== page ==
Lydia Pease studied whether Puritan religious beliefs affected the trials of two New England pirates in 1704 and 1726. To do her research, she looked at primary source documents about the trials, including a 1704 newspaper story and an account by Puritan minister Cotton Mather of the crimes, trial and execution. She counted the number of times certain words were used, including God, sin, repentance and grace, to prove her hypothesis. Lydia said the 16th century language took some getting used to. She also learned that research takes longer than expected. She plans to study history with the goal of working in a museum in the future.

Makayla O’Brien’s topic was the affect on teens’ education caused by the extramarital affairs of their parents. Her hypothesis was that it would affect the students’ grades and future plans. She surveyed 195 students for the project. The first lesson she learned was that many teens don’t know the meaning of the word “extramarital.” She also learned that a research project of this type is dependent on the people who respond. She did find a correlation, but because most of her respondents were middle class, female students with higher grades, her research can only be applied to that specific group. Maykayla hopes to study medical science in her future education.

The other students who participated in the symposium were:

  • Alison Machinski: Strawberries and their Positive Impacts
  • Riley LaRose: Analyzing the psychological causes behind Aaron Burr dueling and killing Alexander Hamilton
  • William Kiley: The impacts of Virtual Reality on strategic thinking in adolescents in Southern Maine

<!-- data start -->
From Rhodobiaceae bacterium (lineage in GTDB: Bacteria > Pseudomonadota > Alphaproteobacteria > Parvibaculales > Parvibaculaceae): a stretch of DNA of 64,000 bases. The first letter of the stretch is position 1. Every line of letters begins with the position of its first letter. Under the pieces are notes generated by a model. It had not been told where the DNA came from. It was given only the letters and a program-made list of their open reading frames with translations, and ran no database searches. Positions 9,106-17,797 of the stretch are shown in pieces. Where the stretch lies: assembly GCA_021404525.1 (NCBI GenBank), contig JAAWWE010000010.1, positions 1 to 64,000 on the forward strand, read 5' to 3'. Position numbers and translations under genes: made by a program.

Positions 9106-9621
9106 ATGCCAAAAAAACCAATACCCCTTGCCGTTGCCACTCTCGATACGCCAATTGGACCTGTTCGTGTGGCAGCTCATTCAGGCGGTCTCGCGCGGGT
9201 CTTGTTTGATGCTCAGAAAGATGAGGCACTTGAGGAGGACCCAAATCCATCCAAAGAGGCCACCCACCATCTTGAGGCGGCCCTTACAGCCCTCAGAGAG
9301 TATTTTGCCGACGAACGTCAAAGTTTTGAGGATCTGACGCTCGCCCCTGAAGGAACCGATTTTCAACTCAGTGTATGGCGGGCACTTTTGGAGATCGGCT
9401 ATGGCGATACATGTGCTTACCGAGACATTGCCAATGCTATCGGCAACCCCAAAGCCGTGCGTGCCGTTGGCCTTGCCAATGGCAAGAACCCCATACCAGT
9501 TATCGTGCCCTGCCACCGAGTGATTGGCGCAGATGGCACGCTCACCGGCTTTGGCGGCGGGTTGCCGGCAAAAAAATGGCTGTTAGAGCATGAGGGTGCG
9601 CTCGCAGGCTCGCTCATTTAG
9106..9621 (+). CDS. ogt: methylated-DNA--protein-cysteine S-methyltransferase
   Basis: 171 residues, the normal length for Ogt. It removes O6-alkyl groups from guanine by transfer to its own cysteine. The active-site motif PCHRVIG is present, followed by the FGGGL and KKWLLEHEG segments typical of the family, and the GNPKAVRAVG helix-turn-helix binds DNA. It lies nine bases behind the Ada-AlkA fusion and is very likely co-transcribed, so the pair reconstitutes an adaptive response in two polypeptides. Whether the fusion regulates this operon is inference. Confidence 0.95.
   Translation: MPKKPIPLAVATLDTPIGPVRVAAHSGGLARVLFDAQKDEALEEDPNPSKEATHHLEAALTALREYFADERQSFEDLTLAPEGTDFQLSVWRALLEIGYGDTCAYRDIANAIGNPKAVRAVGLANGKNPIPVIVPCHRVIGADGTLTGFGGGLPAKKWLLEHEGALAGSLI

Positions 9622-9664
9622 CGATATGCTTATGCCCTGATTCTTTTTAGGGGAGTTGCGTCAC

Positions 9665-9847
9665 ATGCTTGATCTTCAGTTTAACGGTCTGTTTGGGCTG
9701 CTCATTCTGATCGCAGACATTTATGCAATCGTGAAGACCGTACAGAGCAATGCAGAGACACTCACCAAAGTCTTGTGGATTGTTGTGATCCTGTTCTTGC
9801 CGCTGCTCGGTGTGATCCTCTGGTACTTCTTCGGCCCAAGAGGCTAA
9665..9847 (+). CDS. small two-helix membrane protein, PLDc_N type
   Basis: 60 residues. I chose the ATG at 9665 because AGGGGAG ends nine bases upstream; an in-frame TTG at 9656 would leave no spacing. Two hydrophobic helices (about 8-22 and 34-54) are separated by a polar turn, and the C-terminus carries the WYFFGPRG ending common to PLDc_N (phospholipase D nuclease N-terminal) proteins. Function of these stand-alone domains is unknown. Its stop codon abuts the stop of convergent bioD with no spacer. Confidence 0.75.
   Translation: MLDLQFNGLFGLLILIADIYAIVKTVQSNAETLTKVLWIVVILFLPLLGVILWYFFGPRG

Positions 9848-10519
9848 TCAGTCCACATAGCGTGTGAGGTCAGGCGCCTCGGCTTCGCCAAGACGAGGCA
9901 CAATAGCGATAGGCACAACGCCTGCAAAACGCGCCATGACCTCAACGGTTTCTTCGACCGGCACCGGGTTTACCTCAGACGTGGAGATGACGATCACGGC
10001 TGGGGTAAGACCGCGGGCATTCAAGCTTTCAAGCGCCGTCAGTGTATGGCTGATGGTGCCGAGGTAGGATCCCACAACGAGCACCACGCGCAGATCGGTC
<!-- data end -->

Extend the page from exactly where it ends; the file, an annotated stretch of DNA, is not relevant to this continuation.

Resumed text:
• Connor Curcio: Pre-Task music’s effects on Amateur High School athletes performance in competition
  • Vanessa Hlastawa: Analyzing the effect of Economic Stress on low socioeconomic Students’ outlook of the future
  • Ryleigh Coffey: Industrial Herbicides and Successful plant species: an experimental design into potential causes of Chemicals
  • Olivia Martin: Nightmares in connection to stress endured in high School
  • Isabella Farrington: The impacts of socioeconomic factors on participation in High School Arts Education

Students who complete the two-year AP Capstone program can earn one of two different awards, which are valued by colleges across the United States and around the world. The AP Capstone Certificate is awarded to students who participate in the two year program, taking both AP Seminar and AP Research, and earning a 3 or higher on their exams for those two courses. The AP Capstone Diploma requires students to take not only those two AP Capstone courses, but also an additional 4 AP subject courses, and earn a 3 or higher on all of their exams. These two awards signify the students outstanding academic achievement and attainment of college-level academic and research skills. Sanford is one of only 2,100 schools in the world that has been accepted into the AP Capstone program.

William Kiley
Adia Hermann
Olivia Martin